Investigating the Role of 11beta-Hydroxysteroid Dehydrogenase Type 2 in Mediating the Stress-Specific Effects of Cortisol on Neurogenesis in Adult Zebrafish (Danio rerio)

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University of Guelph

Stress-induced increases in cortisol during acute and chronic stress can have biphasic effects on brain cell proliferation. The cortisol-inactivating enzyme, 11β-hydroxysteroid dehydrogenase type 2 (Hsd11b2), may modulate this differential response by buffering intracellular cortisol. Hsd11b2 is localized to known neurogenic regions of the adult zebrafish (Danio rerio) brain, but its role in regulating adult neurogenesis is unknown. My master’s thesis provides novel experimental evidence to support the hypothesis that the stressor-specific effects of cortisol on neurogenesis are mediated by the dynamic regulation of Hsd11b2. The key finding of this research is that Hsd112 gene and protein expression are induced by acute but not chronic stress, suggesting that the capacity for cortisol catabolism may underscore the context-specific effects of stress on neurogenesis. My thesis presents the differential regulation of Hsd11b2 as a newfound endogenous regulator advancing our comparative understanding of adult neurogenesis and providing ideas for future work.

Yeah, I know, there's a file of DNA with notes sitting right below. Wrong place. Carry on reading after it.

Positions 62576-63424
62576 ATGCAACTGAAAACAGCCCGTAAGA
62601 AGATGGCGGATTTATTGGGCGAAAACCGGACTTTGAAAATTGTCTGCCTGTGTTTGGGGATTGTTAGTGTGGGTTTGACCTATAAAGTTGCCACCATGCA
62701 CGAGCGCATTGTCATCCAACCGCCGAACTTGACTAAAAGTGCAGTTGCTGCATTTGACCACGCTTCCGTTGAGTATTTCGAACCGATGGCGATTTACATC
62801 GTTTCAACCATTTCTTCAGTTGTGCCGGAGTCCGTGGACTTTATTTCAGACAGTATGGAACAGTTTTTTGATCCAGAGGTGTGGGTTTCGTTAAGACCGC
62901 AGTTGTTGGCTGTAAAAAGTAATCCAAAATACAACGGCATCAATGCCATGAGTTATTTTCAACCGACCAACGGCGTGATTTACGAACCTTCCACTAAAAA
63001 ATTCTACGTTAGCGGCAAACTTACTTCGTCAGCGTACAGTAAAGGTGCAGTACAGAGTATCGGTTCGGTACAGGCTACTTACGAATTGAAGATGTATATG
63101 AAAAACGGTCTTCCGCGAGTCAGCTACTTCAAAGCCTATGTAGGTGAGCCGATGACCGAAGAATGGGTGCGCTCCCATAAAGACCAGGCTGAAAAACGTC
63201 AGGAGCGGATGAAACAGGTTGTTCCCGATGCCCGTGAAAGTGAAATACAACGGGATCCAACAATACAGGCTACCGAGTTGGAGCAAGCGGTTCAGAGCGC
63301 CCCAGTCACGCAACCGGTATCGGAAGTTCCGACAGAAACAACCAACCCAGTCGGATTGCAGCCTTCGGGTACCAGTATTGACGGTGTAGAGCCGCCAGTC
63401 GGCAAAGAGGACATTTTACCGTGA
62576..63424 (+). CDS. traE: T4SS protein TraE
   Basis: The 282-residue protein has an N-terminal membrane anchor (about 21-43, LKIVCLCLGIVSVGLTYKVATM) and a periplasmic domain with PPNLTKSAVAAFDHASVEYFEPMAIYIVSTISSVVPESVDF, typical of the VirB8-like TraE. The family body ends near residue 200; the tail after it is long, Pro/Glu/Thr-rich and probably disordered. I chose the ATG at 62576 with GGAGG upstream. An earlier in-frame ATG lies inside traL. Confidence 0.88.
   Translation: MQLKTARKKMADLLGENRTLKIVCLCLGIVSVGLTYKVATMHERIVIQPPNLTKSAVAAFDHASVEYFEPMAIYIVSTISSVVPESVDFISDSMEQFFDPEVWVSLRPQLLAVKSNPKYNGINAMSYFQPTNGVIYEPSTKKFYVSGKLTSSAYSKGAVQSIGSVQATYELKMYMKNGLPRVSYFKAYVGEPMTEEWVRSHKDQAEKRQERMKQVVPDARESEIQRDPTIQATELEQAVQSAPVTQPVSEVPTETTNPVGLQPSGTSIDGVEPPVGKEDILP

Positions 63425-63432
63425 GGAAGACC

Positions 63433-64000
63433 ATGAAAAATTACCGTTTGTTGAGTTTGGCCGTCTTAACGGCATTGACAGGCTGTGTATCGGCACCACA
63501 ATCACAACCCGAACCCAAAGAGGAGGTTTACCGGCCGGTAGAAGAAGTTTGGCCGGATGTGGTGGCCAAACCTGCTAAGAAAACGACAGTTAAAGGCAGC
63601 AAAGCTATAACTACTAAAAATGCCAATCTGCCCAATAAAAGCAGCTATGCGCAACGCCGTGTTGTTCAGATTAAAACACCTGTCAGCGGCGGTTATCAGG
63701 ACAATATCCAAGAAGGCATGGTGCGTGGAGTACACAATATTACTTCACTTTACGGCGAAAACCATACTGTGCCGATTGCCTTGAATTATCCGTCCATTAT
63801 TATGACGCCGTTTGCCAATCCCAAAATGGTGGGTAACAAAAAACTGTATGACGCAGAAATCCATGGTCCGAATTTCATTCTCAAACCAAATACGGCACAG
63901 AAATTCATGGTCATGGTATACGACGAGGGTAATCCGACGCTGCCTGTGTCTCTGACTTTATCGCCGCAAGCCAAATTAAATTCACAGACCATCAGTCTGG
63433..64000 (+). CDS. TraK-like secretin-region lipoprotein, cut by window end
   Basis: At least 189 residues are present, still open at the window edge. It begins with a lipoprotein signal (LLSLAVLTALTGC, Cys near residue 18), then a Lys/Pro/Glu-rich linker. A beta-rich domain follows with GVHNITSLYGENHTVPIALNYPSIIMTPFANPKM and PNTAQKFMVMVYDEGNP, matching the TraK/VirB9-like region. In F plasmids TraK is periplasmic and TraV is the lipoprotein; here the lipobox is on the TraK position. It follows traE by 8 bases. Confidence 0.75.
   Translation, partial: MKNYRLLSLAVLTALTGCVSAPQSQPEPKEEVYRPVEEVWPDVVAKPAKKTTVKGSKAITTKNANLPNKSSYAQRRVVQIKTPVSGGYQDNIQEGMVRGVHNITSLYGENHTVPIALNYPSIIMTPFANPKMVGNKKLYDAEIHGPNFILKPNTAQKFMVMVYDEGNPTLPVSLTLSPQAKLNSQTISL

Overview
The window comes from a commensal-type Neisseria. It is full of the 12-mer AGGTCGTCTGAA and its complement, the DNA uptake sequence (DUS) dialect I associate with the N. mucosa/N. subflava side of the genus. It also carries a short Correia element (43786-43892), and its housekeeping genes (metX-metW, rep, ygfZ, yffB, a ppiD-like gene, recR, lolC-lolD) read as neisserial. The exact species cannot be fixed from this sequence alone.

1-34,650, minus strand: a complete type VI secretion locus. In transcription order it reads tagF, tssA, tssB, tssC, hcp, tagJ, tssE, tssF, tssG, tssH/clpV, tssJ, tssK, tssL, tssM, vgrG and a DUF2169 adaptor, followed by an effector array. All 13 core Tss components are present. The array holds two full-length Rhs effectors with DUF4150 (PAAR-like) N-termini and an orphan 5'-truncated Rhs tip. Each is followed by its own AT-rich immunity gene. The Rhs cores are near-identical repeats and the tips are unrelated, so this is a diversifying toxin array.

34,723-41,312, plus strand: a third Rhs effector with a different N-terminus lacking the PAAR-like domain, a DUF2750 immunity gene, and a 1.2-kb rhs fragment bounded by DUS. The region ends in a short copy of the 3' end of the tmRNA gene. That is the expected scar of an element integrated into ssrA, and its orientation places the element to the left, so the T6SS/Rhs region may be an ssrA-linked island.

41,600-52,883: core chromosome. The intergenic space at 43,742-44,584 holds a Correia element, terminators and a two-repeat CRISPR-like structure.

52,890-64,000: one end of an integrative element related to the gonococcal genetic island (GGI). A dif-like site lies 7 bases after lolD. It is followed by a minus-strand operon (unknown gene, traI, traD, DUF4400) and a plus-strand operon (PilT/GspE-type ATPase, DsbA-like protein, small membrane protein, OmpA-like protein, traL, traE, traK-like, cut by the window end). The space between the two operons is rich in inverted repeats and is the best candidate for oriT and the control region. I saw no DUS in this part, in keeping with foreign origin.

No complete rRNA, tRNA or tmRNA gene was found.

Neuroendocrinology, Stress biology, 11beta-hydroxysteroid dehydrogenase type 2, Neurobiology